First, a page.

Tuesday, November 21, 2006

Secrets To A Longer and Healthier Life

Recent studies have revealed that people who live past age 100 were usually healthier at younger ages than their peers. People who live for 100 years or more aren't just lucky. Researchers have found that those who live exceptionally long and healthy lives often have company--in their very own families. Scientists are now aiming to understand what makes these elders unique, so we can all benefit.

Unique "protective" factors against disease and disability may have been at work throughout their lives, not just at very old ages. So what exactly protects these people and contributes to their extraordinary survival?

Genetics may play a role. Studies of very old people and their families in specific populations--such as those in Iceland and in Mormon and Amish communities--have shown that remarkably long life runs in families. Researchers have even found specific genes that may contribute to exceptional survival.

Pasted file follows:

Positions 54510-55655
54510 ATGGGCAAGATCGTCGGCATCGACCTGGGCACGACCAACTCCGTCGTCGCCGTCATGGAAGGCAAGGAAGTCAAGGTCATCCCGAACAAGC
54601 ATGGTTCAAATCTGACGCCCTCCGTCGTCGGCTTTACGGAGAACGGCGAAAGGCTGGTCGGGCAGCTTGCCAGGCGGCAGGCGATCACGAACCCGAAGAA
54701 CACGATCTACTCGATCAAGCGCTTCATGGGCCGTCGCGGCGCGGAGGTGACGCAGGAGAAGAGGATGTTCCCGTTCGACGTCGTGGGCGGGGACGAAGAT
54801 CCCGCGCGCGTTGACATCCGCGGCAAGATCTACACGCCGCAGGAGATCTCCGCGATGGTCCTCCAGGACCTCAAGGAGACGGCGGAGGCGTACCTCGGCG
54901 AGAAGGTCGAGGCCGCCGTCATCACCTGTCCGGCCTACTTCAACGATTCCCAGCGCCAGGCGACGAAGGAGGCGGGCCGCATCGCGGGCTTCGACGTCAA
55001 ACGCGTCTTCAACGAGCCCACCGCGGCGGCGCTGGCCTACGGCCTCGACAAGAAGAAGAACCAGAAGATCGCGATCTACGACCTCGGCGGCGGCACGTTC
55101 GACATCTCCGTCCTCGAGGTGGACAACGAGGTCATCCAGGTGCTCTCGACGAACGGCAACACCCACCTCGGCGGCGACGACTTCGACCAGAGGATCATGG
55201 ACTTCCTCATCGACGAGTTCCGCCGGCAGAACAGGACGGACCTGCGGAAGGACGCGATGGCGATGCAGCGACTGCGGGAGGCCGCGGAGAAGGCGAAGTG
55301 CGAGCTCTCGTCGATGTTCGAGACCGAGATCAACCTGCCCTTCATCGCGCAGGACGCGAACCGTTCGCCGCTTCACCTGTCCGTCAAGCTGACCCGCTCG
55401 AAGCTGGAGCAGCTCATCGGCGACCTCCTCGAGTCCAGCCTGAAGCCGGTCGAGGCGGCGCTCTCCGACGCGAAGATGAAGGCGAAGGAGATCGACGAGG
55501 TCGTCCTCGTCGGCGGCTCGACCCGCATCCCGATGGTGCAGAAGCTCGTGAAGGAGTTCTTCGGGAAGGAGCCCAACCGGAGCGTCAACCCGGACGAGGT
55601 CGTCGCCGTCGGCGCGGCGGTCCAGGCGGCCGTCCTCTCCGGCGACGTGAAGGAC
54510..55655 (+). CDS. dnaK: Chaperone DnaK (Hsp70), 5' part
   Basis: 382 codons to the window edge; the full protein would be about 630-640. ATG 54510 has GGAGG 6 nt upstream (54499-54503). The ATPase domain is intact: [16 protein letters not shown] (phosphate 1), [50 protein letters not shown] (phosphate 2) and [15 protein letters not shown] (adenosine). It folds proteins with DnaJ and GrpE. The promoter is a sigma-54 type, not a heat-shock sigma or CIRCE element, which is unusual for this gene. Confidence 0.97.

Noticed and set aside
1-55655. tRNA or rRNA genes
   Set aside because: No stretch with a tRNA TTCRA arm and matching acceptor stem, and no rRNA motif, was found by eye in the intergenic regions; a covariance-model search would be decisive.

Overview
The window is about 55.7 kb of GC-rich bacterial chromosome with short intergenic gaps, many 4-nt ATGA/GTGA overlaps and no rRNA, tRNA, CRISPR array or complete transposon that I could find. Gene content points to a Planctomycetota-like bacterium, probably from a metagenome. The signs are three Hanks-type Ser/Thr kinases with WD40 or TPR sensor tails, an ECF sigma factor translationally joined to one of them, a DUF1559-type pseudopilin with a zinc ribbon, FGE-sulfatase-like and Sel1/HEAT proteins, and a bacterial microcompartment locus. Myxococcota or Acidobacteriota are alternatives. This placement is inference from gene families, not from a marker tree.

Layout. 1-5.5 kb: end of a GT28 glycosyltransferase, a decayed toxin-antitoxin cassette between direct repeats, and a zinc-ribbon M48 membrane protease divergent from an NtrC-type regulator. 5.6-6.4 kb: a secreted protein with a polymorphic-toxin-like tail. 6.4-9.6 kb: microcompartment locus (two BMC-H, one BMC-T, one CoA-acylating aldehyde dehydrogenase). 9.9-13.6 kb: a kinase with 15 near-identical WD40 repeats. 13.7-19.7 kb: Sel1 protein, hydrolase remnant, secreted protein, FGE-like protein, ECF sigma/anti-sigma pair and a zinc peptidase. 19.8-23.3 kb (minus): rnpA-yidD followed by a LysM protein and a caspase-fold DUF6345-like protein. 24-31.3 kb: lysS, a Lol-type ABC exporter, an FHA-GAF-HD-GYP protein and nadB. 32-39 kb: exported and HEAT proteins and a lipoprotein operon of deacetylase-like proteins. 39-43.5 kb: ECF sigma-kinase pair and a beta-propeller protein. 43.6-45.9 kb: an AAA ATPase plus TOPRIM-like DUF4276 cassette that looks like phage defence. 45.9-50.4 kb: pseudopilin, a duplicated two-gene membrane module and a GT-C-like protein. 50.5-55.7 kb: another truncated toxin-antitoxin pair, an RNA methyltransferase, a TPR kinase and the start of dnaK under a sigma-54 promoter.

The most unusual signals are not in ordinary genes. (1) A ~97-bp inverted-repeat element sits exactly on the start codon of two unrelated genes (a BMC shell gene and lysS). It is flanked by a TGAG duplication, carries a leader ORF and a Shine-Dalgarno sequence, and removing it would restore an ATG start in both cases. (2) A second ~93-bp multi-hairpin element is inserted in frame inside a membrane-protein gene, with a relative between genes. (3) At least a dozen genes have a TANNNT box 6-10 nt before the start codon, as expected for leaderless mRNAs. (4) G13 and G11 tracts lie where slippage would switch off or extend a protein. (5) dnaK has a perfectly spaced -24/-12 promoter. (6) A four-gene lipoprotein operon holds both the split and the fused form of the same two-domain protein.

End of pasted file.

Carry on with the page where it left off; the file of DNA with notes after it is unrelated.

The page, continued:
While genes likely play a role, other factors that tend to run in families, such as lifestyles, can also contribute.

You're probably already familiar with these from when you were a kid: Eat your fruits and vegetables, don't smoke, get enough rest, exercise several times a week, monitor your health and see your doctor regularly.

NIH's National Institute on Aging (NIA) has begun a major study of long-lived families to learn more about the factors that lead to longer life. The Long Life Family Study (LLFS) will focus on what protects against disease and disability by following exceptional families over time.

You may be able to help researchers discover the secrets to a longer, healthier life. LLFS investigators are looking for people ages 80 or older who have at least one living brother or sister age 80 plus.

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